Closing a manufacturing facility is never an easy process, but officials at Hearth & Home Technologies (HHT) recently made the difficult decision with a keen eye toward the long-term health of the company. As a hearth manufacturer and maker of several iconic brands, the Lakeville, Minnesota-based HHT decided to close its manufacturing facility in Paris, Kentucky.
Reasons are numerous, but V.P. Berger (pictured), president of HHT, cites the recent economic slow down, in addition to warmer weather and low oil prices—all of which challenged HHT’s revenue assumptions. Patio & Hearth Products Report (P&HPR) sat down with Berger to get additional insight on the closing, how it will affect employees, and how it will ultimately improve operations.
P&HPR: What factors brought about plans to close the manufacturing facility in Paris, Kentucky.
V.P. Berger, president, Hearth & Home Technologies, Lakeville, Minn: The recent slow down in the economy, warmer weather, and recent low oil prices are all challenging our revenue assumptions. We are expecting slower new construction recovery, modest retail gas, and a continued contraction in the pellet business. With all these changes, we feel we owe it to both our shareholders and our customers to protect our best cost position. When we have redundant manufacturing, it makes sense to take structural cost out to protect our position.
P&HPR: What is the time frame for closing?
Berger: Phasing out all the manufacturing will take about 12 months. The plan is to move the production to Lake City, Minnesota, and the Mount Pleasant, Iowa plant beginning in late May 2016.
P&HPR: What elements will be left at the Paris facility?
Berger: It’s important to note that we are just talking about the manufacturing in Paris. The new product engineering teams, the research and development teams, customer service, technical service, and warranty will all remain in Paris—both during and post transition. These teams are not impacted by the decision to consolidate manufacturing operations. There still will be a large call center and engineering department in Paris, Kentucky.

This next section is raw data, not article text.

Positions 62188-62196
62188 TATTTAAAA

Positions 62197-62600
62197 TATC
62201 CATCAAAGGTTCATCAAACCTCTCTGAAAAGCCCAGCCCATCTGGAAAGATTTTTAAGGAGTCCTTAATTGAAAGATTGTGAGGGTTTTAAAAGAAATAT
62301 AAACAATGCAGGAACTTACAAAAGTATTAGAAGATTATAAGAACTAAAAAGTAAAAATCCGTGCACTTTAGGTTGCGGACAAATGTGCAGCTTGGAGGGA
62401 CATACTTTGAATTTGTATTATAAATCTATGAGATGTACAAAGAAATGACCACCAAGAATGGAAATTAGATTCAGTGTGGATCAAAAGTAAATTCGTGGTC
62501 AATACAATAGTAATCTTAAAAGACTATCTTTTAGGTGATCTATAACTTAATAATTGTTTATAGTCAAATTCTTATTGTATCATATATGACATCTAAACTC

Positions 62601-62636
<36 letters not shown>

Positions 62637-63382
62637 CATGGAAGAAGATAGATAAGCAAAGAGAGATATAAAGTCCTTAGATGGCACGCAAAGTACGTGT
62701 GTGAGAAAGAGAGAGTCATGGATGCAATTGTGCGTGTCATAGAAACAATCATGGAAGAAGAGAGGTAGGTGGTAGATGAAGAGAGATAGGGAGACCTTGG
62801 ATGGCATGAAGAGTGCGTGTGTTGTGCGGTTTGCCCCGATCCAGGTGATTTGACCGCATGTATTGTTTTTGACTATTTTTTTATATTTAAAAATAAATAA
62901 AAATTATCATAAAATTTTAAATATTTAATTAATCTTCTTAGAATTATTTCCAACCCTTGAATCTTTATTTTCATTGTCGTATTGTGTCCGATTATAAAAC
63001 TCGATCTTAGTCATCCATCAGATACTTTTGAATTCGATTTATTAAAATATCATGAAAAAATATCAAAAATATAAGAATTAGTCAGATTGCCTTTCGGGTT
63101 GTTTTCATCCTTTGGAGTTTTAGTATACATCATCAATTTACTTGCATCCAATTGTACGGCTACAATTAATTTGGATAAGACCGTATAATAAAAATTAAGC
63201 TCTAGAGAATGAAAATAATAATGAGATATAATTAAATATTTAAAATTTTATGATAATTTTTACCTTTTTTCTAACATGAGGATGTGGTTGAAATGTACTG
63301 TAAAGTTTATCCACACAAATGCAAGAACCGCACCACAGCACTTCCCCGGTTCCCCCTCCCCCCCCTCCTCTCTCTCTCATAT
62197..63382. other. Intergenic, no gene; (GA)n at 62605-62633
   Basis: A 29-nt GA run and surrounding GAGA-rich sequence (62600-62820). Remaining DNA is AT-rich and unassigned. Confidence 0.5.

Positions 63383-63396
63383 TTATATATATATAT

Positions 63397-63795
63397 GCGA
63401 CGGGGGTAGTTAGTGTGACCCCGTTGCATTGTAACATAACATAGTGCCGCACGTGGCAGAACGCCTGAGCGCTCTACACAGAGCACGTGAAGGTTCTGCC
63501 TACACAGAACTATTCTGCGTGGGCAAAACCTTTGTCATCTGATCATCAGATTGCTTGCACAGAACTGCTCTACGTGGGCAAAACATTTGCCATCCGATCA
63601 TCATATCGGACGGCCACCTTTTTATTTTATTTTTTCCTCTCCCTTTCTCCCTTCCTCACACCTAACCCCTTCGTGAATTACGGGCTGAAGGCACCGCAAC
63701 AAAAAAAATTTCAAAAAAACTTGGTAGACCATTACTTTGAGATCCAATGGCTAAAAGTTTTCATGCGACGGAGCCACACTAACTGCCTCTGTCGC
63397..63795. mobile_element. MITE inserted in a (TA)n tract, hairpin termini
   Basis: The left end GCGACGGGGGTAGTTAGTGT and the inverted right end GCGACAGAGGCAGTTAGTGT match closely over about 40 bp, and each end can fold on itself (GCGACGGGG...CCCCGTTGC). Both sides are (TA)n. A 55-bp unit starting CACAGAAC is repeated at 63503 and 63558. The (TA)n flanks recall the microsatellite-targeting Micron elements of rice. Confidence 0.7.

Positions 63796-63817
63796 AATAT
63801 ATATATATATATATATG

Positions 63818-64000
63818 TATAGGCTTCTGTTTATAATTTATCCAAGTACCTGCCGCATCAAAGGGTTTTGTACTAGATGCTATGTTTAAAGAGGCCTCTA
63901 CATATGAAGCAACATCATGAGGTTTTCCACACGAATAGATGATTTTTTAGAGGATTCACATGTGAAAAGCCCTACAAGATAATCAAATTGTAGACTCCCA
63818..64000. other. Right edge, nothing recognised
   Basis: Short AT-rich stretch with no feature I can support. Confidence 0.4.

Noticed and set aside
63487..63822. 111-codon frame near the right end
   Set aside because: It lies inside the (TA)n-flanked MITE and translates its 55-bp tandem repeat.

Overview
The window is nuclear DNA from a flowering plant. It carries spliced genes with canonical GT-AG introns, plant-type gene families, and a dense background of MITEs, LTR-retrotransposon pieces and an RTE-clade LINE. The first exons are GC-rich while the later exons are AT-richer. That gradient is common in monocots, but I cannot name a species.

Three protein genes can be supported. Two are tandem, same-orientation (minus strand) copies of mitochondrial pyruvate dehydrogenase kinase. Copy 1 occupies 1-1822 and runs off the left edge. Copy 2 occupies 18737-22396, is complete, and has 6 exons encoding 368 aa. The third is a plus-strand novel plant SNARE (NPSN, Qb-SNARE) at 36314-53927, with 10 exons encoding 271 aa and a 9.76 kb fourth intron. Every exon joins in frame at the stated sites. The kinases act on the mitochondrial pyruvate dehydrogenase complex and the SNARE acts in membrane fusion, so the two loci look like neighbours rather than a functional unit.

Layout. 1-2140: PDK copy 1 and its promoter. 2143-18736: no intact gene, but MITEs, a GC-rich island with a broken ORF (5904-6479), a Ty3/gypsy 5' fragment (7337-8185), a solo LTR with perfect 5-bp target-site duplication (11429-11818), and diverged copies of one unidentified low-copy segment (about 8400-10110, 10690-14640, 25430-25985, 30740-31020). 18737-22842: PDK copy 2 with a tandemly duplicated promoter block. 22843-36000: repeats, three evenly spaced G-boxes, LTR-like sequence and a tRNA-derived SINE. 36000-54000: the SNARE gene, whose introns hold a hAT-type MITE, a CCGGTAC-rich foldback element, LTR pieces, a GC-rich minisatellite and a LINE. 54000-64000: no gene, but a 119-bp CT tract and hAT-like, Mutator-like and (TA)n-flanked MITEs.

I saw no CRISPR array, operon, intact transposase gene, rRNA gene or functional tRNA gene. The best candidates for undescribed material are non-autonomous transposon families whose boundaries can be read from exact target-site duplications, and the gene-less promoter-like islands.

P&HPR: How many HHT team members will be affected by the closing?
Berger: First of all, the decision to close a manufacturing facility is a difficult one. In no way does it reflect the quality, hard work, and dedication of the Paris members. That said, there are approximately 210 members who will be affected. Certainly we appreciate them, and thank them for all their efforts. We are working with them to transition them to their new assignments.
P&HPR: Will HHT be helping out those who are affected?
Berger: Absolutely, we will help all of our members transition to a new assignment. I think it’s important to understand how we will do that. We have a very strong culture and philosophy and we want to assist every member with their new opportunities. That’s why we call it transition pay, because we are transitioning them to a new opportunity versus traditional severance. We will spend millions of dollars on our members to help them do this.
P&HPR: How will you do this?
Berger: First, our philosophy is transparency. More than one month prior to this announcement, we were in front of the member base in Paris telling them that we were going to look at this as a possible situation. So, by no means was this going to be a surprise to them. We spent the next five weeks analyzing different opportunities, and when we actually came to a decision in early March, we were able to not only tell the members, we were able to give them dates of when it would impact them.
When you look at transparency, and then we get to the point to where we do make a decision—a difficult one—every member was given a timeline from either 60 days notice to up to 9 months. This too is key to help them from a transition standpoint. Then, while they are here and working toward their end date, they are provided weekly incentive production bonuses. Upon completion of their assignment, they are provided additional transition pay based on their years of service. It’s transparency, it’s clear timelines, and it’s more than dollars. We will reward every member above their hourly pay with transition incentives as well as production bonuses.
P&HPR: How are you able to go this route when so many other companies get it so wrong?
Berger: We have a parental advantage being owned by HNI Corporation, a large and well known publicly traded company. With their parental advantage, they give us great guidance. You hug your members on the way out the same way you do on the way in. I know that sounds simple, but it is that simple. If you look at it that way, it really provides a perspective of the culture. It is about transition. It is not about severance.
P&HPR: What economies will be achieved with consolidation?
Berger: This is another example of our ongoing effort to continue to simplify and streamline our business model. By doing this, it allows us to take full advantage of our linked and lean value chain.
P&HPR: What benefits/advantages will you be able to pass on to the dealer network?
Berger: The change really advances our ability to deliver high quality products with the best cost performance. It’s back to our original point. If the markets are going to be soft, we have to be aggressive and proactive to remove structural costs and redundancies to protect that best cost position. That’s the best thing we can do, not only for our shareholders, but for our customers.